Now you might be getting lost at this point with terms like ‘gastric acid’ and ‘enzymes’! All you really need to know is that these substances maximise your body’s uptake of minerals, fats and oils, will help break down proteins, and ensure absorption of key vitamins such as B12 (this is just a brief summary – they do so much more!).  Without them, you’ll not be getting all the goodness from your food, which is a) a waste and b) could lead to problems relating to deficiencies of certain minerals, or vitamins.

By promoting a good flow of bile, bitters are also helping the liver get rid of waste products, as well as providing a source of lubrication for your digested food to pass quickly through your body. In other words, they can help with detoxification and reduce the possibility of constipation.

Hopefully if you didn’t think it before, you’re now thinking that bitters are pretty good things to have in your diet, but it seems that the typical western diet has lost it’s appetite for bitters, in preference to sweet tasting foods.

Herbalist Jim McDonald, in an article called ‘Blessed Bitters’ surmises that most modern folk suffer from ‘Bitter Deficiency Syndrome’. He goes on to say “Perhaps it is not right to think that bitters should be used to treat sluggish digestion, but that a lack of bitter flavour in one’s diet can be the cause of sluggish digestion.”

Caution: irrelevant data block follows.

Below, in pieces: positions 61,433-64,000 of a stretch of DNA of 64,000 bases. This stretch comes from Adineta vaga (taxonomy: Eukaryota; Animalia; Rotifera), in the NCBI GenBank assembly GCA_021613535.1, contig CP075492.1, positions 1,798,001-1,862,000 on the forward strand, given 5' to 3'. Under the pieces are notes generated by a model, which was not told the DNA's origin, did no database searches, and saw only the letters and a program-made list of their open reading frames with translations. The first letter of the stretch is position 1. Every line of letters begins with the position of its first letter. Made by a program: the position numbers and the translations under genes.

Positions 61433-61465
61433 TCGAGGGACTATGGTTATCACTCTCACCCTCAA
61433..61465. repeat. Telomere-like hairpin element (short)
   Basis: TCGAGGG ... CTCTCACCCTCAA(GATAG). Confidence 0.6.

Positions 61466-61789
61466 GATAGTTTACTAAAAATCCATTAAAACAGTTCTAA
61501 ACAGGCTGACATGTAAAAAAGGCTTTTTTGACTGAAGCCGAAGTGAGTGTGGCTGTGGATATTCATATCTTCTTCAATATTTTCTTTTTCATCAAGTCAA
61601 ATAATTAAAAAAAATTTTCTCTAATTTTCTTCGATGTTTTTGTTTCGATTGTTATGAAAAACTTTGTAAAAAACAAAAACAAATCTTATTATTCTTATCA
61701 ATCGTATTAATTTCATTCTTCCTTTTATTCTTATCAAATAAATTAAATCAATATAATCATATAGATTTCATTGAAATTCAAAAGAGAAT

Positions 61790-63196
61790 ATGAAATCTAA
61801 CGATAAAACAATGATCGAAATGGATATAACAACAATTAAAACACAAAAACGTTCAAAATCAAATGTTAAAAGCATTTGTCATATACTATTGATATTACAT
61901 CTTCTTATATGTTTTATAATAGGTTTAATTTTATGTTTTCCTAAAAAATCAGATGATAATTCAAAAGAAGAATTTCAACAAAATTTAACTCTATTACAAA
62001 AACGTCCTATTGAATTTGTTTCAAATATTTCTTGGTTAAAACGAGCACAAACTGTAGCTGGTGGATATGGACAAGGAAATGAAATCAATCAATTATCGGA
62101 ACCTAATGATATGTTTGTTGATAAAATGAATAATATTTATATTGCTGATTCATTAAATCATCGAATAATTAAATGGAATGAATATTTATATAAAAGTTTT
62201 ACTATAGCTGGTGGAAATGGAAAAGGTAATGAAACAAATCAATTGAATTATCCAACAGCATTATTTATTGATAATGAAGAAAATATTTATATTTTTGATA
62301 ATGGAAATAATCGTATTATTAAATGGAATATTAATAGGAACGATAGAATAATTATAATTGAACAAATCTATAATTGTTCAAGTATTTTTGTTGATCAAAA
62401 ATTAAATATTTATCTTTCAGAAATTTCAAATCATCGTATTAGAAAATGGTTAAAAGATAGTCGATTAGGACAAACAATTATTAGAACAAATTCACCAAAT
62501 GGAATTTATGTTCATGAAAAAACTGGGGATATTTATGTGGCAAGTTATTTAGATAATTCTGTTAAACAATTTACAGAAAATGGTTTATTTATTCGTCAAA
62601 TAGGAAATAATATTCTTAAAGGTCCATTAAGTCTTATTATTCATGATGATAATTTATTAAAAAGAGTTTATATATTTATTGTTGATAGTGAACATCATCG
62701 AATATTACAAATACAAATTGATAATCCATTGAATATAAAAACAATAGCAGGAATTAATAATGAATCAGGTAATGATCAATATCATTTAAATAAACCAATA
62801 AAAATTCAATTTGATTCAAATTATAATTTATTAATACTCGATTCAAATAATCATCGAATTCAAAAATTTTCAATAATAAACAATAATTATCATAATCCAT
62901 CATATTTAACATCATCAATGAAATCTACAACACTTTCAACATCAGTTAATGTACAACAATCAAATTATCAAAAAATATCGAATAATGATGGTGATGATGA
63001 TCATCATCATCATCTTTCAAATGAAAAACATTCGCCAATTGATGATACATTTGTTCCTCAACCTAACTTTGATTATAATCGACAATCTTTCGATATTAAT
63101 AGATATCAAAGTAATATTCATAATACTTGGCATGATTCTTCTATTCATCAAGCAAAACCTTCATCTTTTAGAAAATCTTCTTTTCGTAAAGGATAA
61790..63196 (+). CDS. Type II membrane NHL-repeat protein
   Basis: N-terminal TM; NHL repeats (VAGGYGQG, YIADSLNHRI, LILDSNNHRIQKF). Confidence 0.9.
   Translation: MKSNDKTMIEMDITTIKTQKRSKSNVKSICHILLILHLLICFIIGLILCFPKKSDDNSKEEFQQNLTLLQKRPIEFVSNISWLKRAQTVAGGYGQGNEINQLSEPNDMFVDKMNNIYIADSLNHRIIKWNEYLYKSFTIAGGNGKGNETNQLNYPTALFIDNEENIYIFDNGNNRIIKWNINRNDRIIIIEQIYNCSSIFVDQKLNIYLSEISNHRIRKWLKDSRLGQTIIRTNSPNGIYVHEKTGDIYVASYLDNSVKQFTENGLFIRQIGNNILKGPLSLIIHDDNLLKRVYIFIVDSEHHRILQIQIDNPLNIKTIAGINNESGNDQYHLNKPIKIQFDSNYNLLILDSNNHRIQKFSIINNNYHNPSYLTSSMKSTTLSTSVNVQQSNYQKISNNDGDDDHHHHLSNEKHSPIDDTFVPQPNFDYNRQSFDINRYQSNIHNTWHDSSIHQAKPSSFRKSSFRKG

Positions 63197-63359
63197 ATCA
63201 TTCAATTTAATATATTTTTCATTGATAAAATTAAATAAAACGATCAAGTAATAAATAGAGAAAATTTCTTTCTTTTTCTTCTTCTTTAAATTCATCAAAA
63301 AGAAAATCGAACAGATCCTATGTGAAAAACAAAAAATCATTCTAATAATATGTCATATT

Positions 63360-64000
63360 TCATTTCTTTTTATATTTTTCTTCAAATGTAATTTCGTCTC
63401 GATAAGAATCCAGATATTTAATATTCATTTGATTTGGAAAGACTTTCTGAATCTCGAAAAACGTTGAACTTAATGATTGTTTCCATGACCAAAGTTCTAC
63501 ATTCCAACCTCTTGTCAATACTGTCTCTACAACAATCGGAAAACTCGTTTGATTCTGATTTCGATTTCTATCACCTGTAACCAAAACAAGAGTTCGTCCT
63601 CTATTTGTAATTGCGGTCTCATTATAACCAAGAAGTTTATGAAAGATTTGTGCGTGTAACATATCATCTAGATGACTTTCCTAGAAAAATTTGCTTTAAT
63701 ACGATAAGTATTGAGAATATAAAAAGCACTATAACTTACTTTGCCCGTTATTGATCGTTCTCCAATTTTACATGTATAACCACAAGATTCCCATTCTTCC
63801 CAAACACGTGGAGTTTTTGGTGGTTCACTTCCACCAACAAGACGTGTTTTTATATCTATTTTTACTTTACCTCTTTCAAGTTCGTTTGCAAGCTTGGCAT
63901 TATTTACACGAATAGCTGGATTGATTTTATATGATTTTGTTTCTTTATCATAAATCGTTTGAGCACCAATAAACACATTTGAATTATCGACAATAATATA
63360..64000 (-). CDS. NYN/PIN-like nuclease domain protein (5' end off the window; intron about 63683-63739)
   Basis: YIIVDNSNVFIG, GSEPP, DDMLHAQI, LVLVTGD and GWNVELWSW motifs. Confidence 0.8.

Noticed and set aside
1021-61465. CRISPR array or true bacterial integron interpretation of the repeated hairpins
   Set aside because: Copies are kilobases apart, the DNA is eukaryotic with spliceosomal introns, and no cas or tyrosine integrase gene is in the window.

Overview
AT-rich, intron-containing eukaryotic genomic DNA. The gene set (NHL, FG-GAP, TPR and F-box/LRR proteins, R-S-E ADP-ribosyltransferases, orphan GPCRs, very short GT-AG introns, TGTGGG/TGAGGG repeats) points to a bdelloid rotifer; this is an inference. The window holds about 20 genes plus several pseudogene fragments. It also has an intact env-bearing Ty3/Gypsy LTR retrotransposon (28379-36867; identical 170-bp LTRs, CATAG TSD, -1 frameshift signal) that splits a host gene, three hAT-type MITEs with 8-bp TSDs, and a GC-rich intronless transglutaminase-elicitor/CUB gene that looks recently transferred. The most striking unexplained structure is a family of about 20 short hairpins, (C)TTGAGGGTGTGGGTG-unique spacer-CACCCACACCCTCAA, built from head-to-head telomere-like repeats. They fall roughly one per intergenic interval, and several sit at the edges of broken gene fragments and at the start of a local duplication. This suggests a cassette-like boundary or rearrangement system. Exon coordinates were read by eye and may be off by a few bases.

Put simply, Jim says we are not eating enough bitters and many modern digestive and related issues may be due to this simple fact. If you accept this statement, your next question should be along the lines of ‘show me the bitters please!’

At this point my lack of knowledge of herbs is starting to tell. As I mentioned at the start of this article, I am fairly new to herbalism and whilst I have many ‘dots’, very few of them are joined up! I therefore can’t give you my personal experience of using bitters, so instead, I dived into one or two of my books, mainly ‘Hedgerow Medicine’ by Julie Bruton-Seal and Matthew Seal to get a small selection of plants were classed as bitters, or had bitter properties referred to. I’d also like to add that the herbs listed here, are those found readily in the British Isles as I’m especially interested in native herbalism.

I hope at some point in the future, I can write more from personal experience rather than scouring the internet and books for other people’s views!

Angelica (Angelica archangelica)

Photo copyright Henriette Kress, http://www.henriettesherbal.com

“The bitter taste of angelica… stimulates stomach activity, making it a key remedy for poor appetite and anorexia. It soothes cramping and sensations of fullness in the digestive tract, and eases wind.”

Agrimony (Agrimonia eupatoria, A. Procera)